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Really Starting To Seem Like A’s Will Be Next Team To Leave Oakland

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The Athletics will likely be the third professional sports team to move out of the city of Oakland if the local government can’t make accommodations for a new ballpark soon. Negotiations toward a new $12 billion ballpark and commercial district on the waterfront continue this week, so we’ll see what happens.

The current plan includes a 35,000-seat ballpark and a mixed-used development of 3,000 homes, 1.5 million square feet of office space, 270,000 square feet of mixed retail, a 3,500-seat performance theater, 400 hotel rooms and about 18 acres of parks and open space at Howard Terminal, which is part of the Port of Oakland near Jack London Square.

So far, the two sides have not found a solution for affordable housing, community benefits and infrastructure funding, such as streets, sidewalks and pedestrian bridges surrounding the site.

(Photo by Mike Stobe/Getty Images)

The city wants the A’s to contribute significantly to affordable housing development, as well as contribute millions of dollars in community benefits. These types of benefits range from local hiring all the way to providing relocation assistance to residents and businesses currently in the development zones.

The A’s want the city to form a separate assessment district encompassing the Jack London Square area to pay an estimated $350 million for such improvements as pedestrian and vehicle crossings to get A’s fans across train tracks to the ballpark.

The city council voted yesterday to move forward with negotiations, but only under the condition that the team fully agrees to its demands, many of which come from special interest groups and local unions.

It’s a messy situation that could be headed for divorce. Rumors of the team relocating to Las Vegas have been swirling for months, and at this point, it feels like negotiations to stay in Oakland are only happening to show that a sincere effort had been made.

“We are growing increasingly concerned that the council is going to vote on something that doesn’t match what we’ve proposed,” A’s President Dave Kaval said.

For the city to counter with its own terms for financing the project’s infrastructure and dictating other conditions without the team’s buy-in “is not an effective path forward,” Kaval said. Nevertheless, he added, “my phone is open.”

See you in Vegas next summer.

Written by TK Sanders

TK is a southerner who has lived on both coasts and definitely prefers sunshine to snow. A former entertainment executive in Los Angeles, he was run out of Hollywood for misgendering a director's dog, and is now forced to blog for a living. Breaking 80 will always be his number one goal in life.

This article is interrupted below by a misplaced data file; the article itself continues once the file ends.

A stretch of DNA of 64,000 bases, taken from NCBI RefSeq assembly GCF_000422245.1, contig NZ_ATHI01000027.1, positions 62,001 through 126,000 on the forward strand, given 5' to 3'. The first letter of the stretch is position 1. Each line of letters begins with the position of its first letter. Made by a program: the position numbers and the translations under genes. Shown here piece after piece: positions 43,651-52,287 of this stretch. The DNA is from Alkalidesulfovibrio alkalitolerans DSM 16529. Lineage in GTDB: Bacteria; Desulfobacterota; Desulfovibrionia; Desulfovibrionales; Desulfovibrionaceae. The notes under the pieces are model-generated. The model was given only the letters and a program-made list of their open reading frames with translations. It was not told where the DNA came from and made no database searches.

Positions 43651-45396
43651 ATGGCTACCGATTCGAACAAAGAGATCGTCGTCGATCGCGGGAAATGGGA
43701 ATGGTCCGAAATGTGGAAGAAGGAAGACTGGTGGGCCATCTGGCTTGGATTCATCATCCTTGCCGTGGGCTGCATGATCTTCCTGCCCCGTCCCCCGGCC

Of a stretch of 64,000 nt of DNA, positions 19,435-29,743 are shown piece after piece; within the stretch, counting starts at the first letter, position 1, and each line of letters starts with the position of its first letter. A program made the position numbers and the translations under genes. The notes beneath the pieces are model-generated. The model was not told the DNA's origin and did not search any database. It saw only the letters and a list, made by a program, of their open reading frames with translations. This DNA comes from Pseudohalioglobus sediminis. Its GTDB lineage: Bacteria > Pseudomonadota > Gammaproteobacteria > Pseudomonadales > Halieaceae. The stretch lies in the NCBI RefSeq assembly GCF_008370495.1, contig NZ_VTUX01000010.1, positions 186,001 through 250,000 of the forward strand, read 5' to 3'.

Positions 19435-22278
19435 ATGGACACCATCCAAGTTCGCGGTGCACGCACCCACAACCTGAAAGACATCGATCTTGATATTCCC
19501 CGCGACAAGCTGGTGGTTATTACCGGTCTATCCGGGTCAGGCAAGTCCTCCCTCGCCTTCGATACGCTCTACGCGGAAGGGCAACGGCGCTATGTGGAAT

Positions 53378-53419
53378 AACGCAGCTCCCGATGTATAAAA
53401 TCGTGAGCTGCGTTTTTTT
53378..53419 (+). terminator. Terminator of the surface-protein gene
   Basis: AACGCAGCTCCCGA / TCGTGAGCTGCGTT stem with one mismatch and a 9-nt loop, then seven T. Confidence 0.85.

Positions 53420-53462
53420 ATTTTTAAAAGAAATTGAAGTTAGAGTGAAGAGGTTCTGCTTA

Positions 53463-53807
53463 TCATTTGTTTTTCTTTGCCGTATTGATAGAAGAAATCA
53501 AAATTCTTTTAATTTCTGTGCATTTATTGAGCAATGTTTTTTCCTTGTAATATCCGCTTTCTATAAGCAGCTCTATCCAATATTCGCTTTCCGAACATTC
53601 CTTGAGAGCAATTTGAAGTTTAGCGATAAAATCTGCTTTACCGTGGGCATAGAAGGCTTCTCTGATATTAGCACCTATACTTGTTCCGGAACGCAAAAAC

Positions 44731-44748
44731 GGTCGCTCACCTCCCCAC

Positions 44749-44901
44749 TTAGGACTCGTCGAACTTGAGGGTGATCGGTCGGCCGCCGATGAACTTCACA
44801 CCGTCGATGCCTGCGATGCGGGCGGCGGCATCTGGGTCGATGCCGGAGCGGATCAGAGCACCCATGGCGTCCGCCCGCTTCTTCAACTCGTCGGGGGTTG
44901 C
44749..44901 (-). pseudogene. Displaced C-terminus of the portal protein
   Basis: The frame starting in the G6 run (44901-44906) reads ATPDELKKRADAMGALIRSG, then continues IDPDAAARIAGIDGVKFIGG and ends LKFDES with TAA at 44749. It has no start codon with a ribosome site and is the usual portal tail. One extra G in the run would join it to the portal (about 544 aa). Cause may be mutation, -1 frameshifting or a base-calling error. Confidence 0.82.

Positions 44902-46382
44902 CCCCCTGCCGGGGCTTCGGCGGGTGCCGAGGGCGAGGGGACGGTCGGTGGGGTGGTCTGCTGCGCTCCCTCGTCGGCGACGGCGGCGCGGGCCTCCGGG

Follow him on Twitter @outkicktommy.

8 Comments

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  1. The A’s should leave Oakland so the city government can focus all their attention on defunding the police. By the way their is no affordable housing available in California. What nut jobs!!!

  2. Oakland has been a hellhole for decades. The Raiders left three times. The NBA team left. The crime in the city has been out of control. Infrastructure is deteriorating.

    Oakland is a failed city. The State of California is a failed state with out of control crime and unaffordable housing. Homelessness across the state and in every major city is out of control with no real solution except throwing money at buying tents for people to live in.

  3. Sounds like a great plan. Go to a game and park your car, walk around with your iPhone with cash and credit cards, in your pocket for food and merch in a low income/affordable housing neighborhood.

  4. Was an on/off A’s ticket holder before I left the state. The parking lot of a freeway and the cesspool of humanity on BART made the Coliseum a pain in the ass. Local govt is too stupid to do anything but ask for a hand out, pass the buck, or kick the can. A’s need to join me in Nevada. Games in Oakland would be closer to me than Vegas but visiting CA is like visiting the dentist.

    FYI – to build a typical single family home in CA you will need $150k for the local gov before you can even break ground. The pension system (calpers/calstrs) in CA is outta control.

    Form oakland city audit 6/2021 –
    City revenues for the period FY 2019-20 $1247 Million
    The City’s pension liability increased from $1.655 billion to $1.717 billion between FY 2018-19 and FY 2019-20

  5. The A’s are gone. Unless you have the money like Kroenke to do whatever you want, you’re not getting a new stadium.

    The biggest misnomer in California’s “affordable housing” laws. is they ignore there is affordable housing in the area. But they want affordable housing where you are building, which means they are demanding “affordable (cheap) housing” at the beach, or in expensive locations that employed, well-off middle class people can not dream of buying. Its a joke

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